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Old 12-13-2006, 09:05 AM
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Welder problem - I think

I am having some difficulties with my Astro 110V welder. It has been working fairly consistantly for quite a while. The last day or so I have had a problem.

The welder seems to be having less and less power. I have learned to keep my weld area clean, to the extent, that I even sandblast difficult areas between welds.
Normally some of the higher settings would just burn right through sheet metal. That doesn't seem to be happening most times now. I have to turn up the power just to weld! It's almost as if the welder has reached it's duty cycle, but the welder has just been turned on so that doesn't seem right either.

I opened up the box, checked for loose connections, changed cords etc.

Any other thoughts on this?

I know it's a low cost welder, but I'd like to nurse it along, until I can trade up to a miller or something like that.

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Old 12-13-2006, 09:59 AM
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It could be one of several things but the first thing I would check would be the ground cable. Look at the cable where it is crimped at the clamp and the attachment to the clamp itself. If this is loose and/or corroded it will cause a loss of welding current due to a lack of proper grounding. If this is the problem you may notice the cable becoming hot at this connection almost as soon as you start to weld so after welding for a short time check and see if it is getting hot.
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Old 12-13-2006, 10:10 AM
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Another thing you can look at is your wire speed. On occasion my drive roller slips and the wire doesn't feed at the rate its supposed too. The result is a "hissing" sound and the weld bead doesn't penetrate at all, making the welder appear like it is running on a lower power setting
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Old 12-13-2006, 11:29 PM
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Quote:
Originally Posted by modas
Another thing you can look at is your wire speed. On occasion my drive roller slips and the wire doesn't feed at the rate its supposed too. The result is a "hissing" sound and the weld bead doesn't penetrate at all, making the welder appear like it is running on a lower power setting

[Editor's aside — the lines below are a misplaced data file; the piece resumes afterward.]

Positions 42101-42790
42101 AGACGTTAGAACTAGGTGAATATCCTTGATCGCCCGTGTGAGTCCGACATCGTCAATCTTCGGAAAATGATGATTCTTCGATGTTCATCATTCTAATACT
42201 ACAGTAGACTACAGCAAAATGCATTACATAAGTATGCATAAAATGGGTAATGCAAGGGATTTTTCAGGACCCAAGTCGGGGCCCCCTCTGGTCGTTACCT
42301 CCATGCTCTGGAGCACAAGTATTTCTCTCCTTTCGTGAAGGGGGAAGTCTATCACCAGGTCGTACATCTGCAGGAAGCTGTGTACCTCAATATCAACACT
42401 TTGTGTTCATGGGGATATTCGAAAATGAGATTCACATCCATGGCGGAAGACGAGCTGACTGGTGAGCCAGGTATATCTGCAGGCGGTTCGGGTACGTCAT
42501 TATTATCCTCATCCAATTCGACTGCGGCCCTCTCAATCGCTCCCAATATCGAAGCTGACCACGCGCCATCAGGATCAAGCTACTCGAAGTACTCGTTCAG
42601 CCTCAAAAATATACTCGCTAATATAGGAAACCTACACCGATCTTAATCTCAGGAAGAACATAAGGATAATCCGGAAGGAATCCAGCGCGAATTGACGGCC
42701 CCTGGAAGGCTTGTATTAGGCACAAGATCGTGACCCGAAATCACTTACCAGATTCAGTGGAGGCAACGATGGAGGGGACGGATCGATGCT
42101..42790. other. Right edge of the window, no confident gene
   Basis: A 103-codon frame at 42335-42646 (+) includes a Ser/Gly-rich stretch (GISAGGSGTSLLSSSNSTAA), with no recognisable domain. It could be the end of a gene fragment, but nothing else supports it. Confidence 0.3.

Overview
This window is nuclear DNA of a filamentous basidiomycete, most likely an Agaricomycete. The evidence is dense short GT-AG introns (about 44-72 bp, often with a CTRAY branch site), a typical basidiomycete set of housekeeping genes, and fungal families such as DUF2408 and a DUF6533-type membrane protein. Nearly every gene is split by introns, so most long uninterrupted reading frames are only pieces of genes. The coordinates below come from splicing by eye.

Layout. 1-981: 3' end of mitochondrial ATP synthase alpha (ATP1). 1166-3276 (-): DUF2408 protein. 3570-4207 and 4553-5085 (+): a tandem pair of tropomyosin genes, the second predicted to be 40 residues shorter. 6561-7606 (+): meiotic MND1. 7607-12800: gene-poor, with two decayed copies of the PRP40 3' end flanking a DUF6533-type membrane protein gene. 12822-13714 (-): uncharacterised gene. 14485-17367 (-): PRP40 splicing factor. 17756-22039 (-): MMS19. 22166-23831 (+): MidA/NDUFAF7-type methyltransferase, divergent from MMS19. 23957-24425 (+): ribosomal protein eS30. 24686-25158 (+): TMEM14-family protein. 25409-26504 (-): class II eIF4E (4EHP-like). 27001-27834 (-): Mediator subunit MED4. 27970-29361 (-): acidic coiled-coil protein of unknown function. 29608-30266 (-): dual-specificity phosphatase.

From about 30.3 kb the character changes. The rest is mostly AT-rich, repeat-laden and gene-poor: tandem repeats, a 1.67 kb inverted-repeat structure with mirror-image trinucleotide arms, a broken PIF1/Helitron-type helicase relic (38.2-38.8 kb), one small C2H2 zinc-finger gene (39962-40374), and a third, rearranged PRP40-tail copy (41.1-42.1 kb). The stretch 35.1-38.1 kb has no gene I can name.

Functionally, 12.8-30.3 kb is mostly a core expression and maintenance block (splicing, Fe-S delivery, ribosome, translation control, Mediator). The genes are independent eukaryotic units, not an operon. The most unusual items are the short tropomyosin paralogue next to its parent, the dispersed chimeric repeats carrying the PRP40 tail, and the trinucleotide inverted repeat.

not only the roller but the wire feed hose going to the gun...is the nozzle clean? also check to make sure that the nylon nut that fastens the wire spool on isn't over tightened stopping the wire from feeding properly
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Old 12-14-2006, 06:13 PM
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Not sure if this is the problem your having,,,BUT,,, on my welder one time the roll of wire got a light coating of rust on it from moisture and from not being used in a while so the wire wouldn't slide through the cable to the handle (it would stick) so sometimes it would weld and other times it just hissed. Also, if the cable that the wire slides through gets kinked the wire won't slide either. I ended up taking the handle apart and cleaning the cable and I found a kink that I straightened and it works like new again
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Old 12-14-2006, 06:19 PM
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Quote:
Originally Posted by Ripped

The welder seems to be having less and less power. I have learned to keep my weld area clean, to the extent, that I even sandblast difficult areas between welds.
All my books say sandblasted metal does not weld very well at all. When welding sandblasted metal you have to grind smooth the textured area to be welded.
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Old 12-15-2006, 06:10 AM
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Quote:
Originally Posted by weirdbeard
All my books say sandblasted metal does not weld very well at all. When welding sandblasted metal you have to grind smooth the textured area to be welded.

Why Care to elaborate
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Old 12-15-2006, 01:23 PM